The Periodic Review Report: Re-accreditation at the Mid-Point

In December, the Middle States Commission on Higher Education (MSCHE) held its annual conference. At that conference, MSCHE Vice Presidents Christy L. Faison and Debra G. Klinman discussed the Periodic Review Report (PRR). The PRR is submitted five years after a higher education institution’s decennial review. Lehman College will be submitting its next PRR in 2014.

Briefly, Middle States lists the five goals for the PRR:

  1. To help institutions gauge their progress in achieving their own goals and objectives.
  2. To enable the Commission to assess the current status, as well as the future prospects of institutions, within the framework for the Commission’s accreditation standards.
  3. To fulfill the Commission’s accountability to the public, the academic community at large, and its member institutions.

Among other things, a PRR should contain an executive summary, summary of a college’s response to MSCHE’s recommendations from the previous evaluation and to Commission actions, a narrative identifying major challenges and/or opportunities, enrollment and finance trends and projections, and evidence of organized and sustained processes to assess institutional effectiveness and student learning (MSCHE Standards 7 and 14).

The presenters covered the PRR report’s components. They also explained that the peer review procedures entailed 2 peer reviewers (1 financial reviewer and 1 reviewer who focuses on an institution’s compliance with the Higher Education Opportunity Act, particularly Title IV). The reviewers typically offer suggestions, provide recommendations for improvements necessary for an institution to remain in compliance with MSCHE standards, and identify areas in which an institution is not in compliance with MSCHE standards. Each institution has an opportunity to provide a formal response.

Based on the PRR outcome, MSCHE can take a range of actions. It can reaffirm an institution’s accreditation, request a follow-up (monitoring report or progress report), issue a warning, or place an institution on probation. The 2009 decennial review led to MSCHE asking Lehman College to submit a monitoring report.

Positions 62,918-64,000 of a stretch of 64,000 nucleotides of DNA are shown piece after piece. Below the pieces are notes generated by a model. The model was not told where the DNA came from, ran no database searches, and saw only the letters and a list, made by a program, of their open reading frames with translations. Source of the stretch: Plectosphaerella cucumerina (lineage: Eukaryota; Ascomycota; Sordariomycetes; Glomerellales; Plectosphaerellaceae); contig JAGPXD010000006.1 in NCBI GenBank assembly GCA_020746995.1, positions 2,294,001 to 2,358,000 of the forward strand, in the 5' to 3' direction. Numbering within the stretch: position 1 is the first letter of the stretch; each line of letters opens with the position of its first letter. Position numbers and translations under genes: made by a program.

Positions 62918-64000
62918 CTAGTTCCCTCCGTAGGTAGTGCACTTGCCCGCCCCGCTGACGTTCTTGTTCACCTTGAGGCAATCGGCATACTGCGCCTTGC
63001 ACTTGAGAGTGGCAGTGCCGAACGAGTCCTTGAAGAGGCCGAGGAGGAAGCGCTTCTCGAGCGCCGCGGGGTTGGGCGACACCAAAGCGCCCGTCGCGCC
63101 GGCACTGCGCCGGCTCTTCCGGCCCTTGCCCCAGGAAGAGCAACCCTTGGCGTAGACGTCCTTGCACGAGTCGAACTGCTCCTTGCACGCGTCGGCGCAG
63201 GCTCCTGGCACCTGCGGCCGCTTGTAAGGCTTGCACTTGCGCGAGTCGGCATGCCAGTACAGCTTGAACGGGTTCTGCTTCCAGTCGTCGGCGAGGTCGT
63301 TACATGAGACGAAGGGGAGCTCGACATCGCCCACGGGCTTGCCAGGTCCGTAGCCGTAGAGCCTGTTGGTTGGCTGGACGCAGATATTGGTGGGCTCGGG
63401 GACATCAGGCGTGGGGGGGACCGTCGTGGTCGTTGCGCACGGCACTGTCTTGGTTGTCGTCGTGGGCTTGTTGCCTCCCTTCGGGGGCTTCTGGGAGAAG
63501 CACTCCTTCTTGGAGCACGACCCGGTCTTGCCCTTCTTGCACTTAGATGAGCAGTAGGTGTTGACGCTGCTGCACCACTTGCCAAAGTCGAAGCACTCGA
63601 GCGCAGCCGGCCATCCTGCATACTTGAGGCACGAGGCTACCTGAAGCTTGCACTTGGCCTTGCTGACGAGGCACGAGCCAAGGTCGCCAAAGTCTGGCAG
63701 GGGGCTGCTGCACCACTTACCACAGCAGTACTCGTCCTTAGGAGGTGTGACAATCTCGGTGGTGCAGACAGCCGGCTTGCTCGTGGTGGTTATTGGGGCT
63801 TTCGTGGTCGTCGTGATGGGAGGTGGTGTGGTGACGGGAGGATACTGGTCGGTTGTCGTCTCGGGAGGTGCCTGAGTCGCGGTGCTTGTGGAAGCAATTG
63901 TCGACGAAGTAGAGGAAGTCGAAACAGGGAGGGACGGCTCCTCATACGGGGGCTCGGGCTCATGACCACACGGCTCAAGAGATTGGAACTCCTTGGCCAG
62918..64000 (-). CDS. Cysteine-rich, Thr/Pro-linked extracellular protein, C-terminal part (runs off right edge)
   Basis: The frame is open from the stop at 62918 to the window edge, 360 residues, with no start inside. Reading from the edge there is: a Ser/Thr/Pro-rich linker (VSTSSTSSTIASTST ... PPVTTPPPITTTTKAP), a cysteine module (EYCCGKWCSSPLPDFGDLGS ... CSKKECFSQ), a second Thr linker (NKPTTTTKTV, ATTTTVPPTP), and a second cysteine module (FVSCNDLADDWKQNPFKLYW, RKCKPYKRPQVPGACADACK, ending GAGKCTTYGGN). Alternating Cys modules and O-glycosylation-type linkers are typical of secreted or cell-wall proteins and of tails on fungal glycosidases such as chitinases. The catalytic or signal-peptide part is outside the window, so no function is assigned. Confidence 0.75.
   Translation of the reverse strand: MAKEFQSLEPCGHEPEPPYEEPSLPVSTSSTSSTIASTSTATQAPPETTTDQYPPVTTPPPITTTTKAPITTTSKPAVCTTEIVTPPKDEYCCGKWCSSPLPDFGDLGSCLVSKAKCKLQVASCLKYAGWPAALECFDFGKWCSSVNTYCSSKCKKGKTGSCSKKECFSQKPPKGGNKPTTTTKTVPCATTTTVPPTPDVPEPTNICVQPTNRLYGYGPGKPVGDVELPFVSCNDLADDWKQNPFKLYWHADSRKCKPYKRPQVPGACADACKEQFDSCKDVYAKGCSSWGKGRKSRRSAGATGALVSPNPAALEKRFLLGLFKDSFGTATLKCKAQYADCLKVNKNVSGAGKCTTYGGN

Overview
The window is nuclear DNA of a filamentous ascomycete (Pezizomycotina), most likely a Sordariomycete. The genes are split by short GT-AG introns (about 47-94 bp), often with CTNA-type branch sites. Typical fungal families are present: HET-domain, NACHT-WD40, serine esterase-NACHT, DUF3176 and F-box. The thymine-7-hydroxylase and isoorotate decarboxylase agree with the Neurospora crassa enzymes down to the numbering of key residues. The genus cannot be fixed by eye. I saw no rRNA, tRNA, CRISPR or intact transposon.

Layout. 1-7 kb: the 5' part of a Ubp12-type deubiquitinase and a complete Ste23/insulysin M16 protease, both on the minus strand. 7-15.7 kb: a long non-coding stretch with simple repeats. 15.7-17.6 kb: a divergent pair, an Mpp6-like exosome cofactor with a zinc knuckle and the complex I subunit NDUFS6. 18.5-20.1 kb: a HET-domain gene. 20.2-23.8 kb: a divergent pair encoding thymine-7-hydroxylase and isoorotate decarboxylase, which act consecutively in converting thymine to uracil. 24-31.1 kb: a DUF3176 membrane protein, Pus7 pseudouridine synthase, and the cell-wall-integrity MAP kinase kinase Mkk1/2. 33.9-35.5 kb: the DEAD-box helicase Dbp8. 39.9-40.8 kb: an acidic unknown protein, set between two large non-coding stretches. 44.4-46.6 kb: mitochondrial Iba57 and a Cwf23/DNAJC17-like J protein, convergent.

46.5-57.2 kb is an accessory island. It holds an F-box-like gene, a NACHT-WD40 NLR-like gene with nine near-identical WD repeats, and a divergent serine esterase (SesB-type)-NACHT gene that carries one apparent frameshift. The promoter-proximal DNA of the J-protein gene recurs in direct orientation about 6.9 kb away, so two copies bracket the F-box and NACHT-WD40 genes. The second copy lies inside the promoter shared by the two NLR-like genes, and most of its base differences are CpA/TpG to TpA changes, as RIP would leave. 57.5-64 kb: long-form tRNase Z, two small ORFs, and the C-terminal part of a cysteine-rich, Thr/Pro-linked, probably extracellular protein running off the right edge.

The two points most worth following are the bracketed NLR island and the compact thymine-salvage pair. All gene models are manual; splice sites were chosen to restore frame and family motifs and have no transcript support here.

The presenters then provided PRR outcomes statistics for 2012 to date. During 2012, 40 colleges and universities submitted PRRs to Middle States. Thirty six (90%) had their accreditation reaffirmed with 19 (53%) of those institutions receiving commendations. There were also requests for 10 progress reports (25% of institutions) and 11 monitoring reports (28% of institutions).  Four institutions (10%) received warnings.

According to the presentation, the MSCHE standards receiving the most requests for follow-up were:

• Standard 14 (Assessment of Student Learning): 71% of follow-up requests

• Standard 7 (Institutional Assessment): 43% of follow-up requests

• Standard 2 (Planning, Resource Allocation, and Institutional Renewal): 33% of follow-up requests

• Standard 4 (Leadership and Governance): 29% of follow-up requests

• Standard 8 (Student Admission and Retention) and Standard 12 (General Education): 24% of follow-up requests

Standards 7 and 14 relate to core higher education programs and services. MSCHE is likely to continue to rigorously examine compliance with those standards. Emphasis on Standards 2 and 8 could increase on account of fiscal pressures arising from the recent recession, structural budget issues confronting the federal and state governments, and increasing attention being devoted outcomes by political leaders and the general public.





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